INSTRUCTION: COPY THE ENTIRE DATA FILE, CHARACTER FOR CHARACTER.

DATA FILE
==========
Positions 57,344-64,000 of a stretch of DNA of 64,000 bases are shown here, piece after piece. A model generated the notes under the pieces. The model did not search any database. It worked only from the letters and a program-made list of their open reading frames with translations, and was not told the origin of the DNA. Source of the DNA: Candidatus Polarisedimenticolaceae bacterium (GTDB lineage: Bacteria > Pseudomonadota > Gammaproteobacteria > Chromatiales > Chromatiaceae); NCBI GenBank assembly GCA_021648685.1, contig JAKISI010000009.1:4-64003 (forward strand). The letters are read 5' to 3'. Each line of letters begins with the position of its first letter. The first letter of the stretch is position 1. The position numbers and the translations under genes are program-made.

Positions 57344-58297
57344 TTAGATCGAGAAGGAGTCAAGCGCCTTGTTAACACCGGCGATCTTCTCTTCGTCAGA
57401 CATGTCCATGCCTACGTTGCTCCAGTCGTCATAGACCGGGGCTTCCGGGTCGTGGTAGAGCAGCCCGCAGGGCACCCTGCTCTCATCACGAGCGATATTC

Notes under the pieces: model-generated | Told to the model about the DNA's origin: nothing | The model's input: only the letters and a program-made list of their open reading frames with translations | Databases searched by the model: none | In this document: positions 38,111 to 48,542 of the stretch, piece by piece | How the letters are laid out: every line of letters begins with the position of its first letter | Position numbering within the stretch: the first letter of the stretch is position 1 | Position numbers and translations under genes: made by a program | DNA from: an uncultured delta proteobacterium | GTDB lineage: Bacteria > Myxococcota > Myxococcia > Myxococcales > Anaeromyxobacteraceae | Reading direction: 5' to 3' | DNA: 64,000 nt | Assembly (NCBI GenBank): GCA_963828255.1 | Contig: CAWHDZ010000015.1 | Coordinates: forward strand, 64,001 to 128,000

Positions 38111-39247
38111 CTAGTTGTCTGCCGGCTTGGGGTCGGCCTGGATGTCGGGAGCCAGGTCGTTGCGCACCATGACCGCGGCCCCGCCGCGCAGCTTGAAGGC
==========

Positions 57,344-64,000 of a stretch of DNA of 64,000 bases are shown here, piece after piece. A model generated the notes under the pieces. The model did not search any database. It worked only from the letters and a program-made list of their open reading frames with translations, and was not told the origin of the DNA. Source of the DNA: Candidatus Polarisedimenticolaceae bacterium (GTDB lineage: Bacteria > Pseudomonadota > Gammaproteobacteria > Chromatiales > Chromatiaceae); NCBI GenBank assembly GCA_021648685.1, contig JAKISI010000009.1:4-64003 (forward strand). The letters are read 5' to 3'. Each line of letters begins with the position of its first letter. The first letter of the stretch is position 1. The position numbers and the translations under genes are program-made.

Positions 57344-58297
57344 TTAGATCGAGAAGGAGTCAAGCGCCTTGTTAACACCGGCGATCTTCTCTTCGTCAGA
57401 CATGTCCATGCCTACGTTGCTCCAGTCGTCATAGACCGGGGCTTCCGGGTCGTGGTAGAGCAGCCCGCAGGGCACCCTGCTCTCATCACGAGCGATATTC

Notes under the pieces: model-generated | Told to the model about the DNA's origin: nothing | The model's input: only the letters and a program-made list of their open reading frames with translations | Databases searched by the model: none | In this document: positions 38,111 to 48,542 of the stretch, piece by piece | How the letters are laid out: every line of letters begins with the position of its first letter | Position numbering within the stretch: the first letter of the stretch is position 1 | Position numbers and translations under genes: made by a program | DNA from: an uncultured delta proteobacterium | GTDB lineage: Bacteria > Myxococcota > Myxococcia > Myxococcales > Anaeromyxobacteraceae | Reading direction: 5' to 3' | DNA: 64,000 nt | Assembly (NCBI GenBank): GCA_963828255.1 | Contig: CAWHDZ010000015.1 | Coordinates: forward strand, 64,001 to 128,000

Positions 38111-39247
38111 CTAGTTGTCTGCCGGCTTGGGGTCGGCCTGGATGTCGGGAGCCAGGTCGTTGCGCACCATGACCGCGGCCCCGCCGCGCAGCTTGAAGGC